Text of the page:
2. Slice away. It helps to chop every ingredient into uniformly-sized pieces so that everything cooks evenly, but it doesn't have to be perfect. There’s no hard-and-fast measurement – just slice everything into bites you’d be comfortable taking at a fancy restaurant, and you’re good to go.

  3. Establish a cooking order. The key to making a stir fry with evenly-cooked contents is adding each ingredient at the right time. For example, denser vegetables like broccoli or carrots shout hit the pan earlier than the thinner, smaller ones like bok choy or spinach.


Cooking the Protein

This is a two-step process. You cook your main ingredient first until it’s about 80% done, take it out while you cook up your veggies, and then toss it back in at the end to finish it off. That way, you can get a good sear without cooking your protein so fully that it'll be overdone after a few more minutes in the pan when you need to toss all your ingredients together.

This is also the step when you'll want to add any aromatics that benefit from being heated in oil – garlic, ginger, chili flakes, stuff like that. Letting them sizzle along with your protein will help flavor the oil that you're frying everything in and deepen their contribution to the dish.

So heat your pan on high, drizzle in plenty of any oil with a high smoke point (you don't want it to scorch from the sustained high heat you're going to use), and once it's ripping hot, add your aromatics and protein. While you are preparing a stir-fry, you won’t need to toss your protein around much during this first stage of cooking. Let it sit still until the edges begin to look cooked before you begin to stir at all – the longer the undisturbed contact with the hot pan, the crispier the texture will be.


Cooking the Veggies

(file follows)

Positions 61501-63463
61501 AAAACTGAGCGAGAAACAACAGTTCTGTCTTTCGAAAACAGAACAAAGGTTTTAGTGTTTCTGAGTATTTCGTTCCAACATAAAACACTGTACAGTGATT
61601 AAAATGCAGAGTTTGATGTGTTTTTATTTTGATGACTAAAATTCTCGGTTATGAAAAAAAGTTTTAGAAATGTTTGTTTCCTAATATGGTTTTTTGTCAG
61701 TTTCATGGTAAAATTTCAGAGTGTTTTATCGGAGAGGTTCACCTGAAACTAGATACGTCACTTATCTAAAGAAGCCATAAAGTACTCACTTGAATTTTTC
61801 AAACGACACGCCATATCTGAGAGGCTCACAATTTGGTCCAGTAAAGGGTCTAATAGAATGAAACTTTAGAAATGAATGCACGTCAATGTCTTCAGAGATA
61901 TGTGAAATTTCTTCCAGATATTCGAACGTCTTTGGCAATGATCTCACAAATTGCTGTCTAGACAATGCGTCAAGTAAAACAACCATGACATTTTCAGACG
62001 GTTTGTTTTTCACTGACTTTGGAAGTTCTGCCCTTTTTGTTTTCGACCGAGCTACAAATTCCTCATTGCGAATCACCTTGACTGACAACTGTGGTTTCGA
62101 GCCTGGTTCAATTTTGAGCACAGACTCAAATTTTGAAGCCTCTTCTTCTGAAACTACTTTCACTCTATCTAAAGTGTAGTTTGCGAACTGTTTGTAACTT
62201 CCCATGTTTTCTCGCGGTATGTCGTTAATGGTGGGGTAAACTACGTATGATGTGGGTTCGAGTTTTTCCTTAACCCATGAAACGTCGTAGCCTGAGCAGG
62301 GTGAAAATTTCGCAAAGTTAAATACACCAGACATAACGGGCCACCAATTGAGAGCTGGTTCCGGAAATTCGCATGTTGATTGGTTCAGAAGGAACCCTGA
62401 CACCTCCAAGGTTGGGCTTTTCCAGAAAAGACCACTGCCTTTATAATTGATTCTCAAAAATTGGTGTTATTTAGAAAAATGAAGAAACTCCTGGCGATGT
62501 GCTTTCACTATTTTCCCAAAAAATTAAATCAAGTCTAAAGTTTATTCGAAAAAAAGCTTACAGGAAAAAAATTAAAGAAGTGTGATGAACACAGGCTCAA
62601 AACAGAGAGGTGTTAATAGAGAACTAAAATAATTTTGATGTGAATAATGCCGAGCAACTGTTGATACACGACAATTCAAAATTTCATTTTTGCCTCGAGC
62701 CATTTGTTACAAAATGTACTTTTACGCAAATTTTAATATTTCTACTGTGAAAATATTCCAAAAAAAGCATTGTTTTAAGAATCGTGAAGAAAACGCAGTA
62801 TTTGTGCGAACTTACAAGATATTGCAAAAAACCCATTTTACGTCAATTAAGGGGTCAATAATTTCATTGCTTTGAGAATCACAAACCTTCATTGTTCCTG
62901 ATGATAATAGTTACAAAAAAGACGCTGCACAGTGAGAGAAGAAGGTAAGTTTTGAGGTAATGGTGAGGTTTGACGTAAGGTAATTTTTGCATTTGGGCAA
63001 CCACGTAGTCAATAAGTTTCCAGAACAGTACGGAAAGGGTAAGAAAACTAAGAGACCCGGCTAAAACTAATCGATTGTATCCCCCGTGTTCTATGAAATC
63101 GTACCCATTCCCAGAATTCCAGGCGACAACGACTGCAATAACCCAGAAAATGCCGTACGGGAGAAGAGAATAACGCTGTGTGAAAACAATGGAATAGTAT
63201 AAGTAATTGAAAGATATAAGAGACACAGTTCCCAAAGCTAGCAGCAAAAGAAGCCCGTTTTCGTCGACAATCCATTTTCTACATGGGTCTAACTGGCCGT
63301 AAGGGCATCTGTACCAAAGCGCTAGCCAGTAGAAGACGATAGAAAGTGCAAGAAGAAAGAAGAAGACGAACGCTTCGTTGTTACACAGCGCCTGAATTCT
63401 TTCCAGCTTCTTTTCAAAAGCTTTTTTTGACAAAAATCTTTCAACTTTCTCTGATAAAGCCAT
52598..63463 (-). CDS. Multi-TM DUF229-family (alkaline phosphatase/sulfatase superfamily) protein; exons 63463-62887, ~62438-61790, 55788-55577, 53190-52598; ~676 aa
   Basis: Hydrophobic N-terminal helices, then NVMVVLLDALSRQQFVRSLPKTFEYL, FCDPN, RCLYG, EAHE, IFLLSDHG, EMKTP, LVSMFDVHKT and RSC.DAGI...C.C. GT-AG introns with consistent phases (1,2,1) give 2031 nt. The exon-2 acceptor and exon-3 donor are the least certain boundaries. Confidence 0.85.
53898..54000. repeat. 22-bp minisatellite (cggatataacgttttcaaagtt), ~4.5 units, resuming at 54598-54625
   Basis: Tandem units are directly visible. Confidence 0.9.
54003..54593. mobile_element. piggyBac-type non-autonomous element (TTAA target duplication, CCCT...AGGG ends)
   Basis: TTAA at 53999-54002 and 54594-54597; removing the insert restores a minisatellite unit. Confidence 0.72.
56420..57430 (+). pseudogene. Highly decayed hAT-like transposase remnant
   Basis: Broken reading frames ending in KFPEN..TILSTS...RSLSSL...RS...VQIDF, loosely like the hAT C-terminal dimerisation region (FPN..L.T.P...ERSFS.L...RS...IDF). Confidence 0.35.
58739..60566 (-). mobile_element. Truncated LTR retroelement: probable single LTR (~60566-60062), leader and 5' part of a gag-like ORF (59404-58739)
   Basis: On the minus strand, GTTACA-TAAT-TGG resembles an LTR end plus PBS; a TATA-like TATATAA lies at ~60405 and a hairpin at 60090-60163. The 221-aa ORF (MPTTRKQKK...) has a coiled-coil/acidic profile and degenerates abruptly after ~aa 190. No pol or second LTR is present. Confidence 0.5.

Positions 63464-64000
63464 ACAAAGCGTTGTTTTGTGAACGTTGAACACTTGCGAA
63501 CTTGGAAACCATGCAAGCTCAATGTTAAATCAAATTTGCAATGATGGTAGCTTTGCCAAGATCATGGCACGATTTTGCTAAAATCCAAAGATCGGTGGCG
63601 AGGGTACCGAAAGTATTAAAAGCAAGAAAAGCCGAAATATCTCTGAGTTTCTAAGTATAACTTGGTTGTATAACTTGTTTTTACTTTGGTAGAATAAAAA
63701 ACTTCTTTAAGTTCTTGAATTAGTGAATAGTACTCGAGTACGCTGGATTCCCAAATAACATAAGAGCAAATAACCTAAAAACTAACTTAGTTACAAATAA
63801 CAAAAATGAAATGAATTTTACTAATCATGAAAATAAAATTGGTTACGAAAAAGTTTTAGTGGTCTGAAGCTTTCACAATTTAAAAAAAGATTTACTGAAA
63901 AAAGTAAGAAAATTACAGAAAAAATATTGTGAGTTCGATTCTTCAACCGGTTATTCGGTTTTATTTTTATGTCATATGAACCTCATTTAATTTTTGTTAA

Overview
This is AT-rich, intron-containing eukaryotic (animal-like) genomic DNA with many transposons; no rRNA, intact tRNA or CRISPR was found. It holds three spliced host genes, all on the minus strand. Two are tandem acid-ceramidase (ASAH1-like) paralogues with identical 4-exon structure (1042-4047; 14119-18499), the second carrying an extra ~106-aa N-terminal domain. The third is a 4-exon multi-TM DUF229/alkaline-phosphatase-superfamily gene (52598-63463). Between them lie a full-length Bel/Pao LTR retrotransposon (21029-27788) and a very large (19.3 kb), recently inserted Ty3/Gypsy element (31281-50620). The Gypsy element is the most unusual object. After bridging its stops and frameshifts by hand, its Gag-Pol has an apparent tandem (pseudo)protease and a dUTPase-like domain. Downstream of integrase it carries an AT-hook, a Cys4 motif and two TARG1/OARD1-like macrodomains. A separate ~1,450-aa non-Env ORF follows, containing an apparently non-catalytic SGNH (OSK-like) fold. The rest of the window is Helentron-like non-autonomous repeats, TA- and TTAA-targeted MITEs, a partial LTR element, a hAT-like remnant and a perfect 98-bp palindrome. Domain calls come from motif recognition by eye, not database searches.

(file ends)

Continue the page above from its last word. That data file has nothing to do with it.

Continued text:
Once your main protein is set aside, it’s time to let the pan heat back up, drizzle in some more oil, and toss in your vegetables. Luckily, you’ve already got them arranged in the order you’ll be placing them into the pan – toss 'em in one after another.

The key here is to keep the whole thing moving at all times, so all your ingredients are constantly being rolled across the hot surface of your pan. So, you’ll add an ingredient or two, toss and stir for a bit, and repeat until everything is in your pan. Then pluck out a couple of bites and taste to see how your flavors and textures are shaping up. Once they're almost fully cooked, you're ready to continue on to the next step.


Bringing It All Together

Add your meat back in and toss the whole thing up while you drizzle in a sauce, if you're using one. Give it a minute or two to keep cooking while continuing to stir to let the sauce coat everything evenly and heat into a sticky, caramelized glaze, then turn off the burner. You're done. Pour everything into a big serving bowl and enjoy, either solo or over some rice or noodles.


And remember: as with all things, practice makes perfect. Don’t let an overcooked mushroom or two discourage you from trying the same recipe a few times until timing perfectly becomes second nature.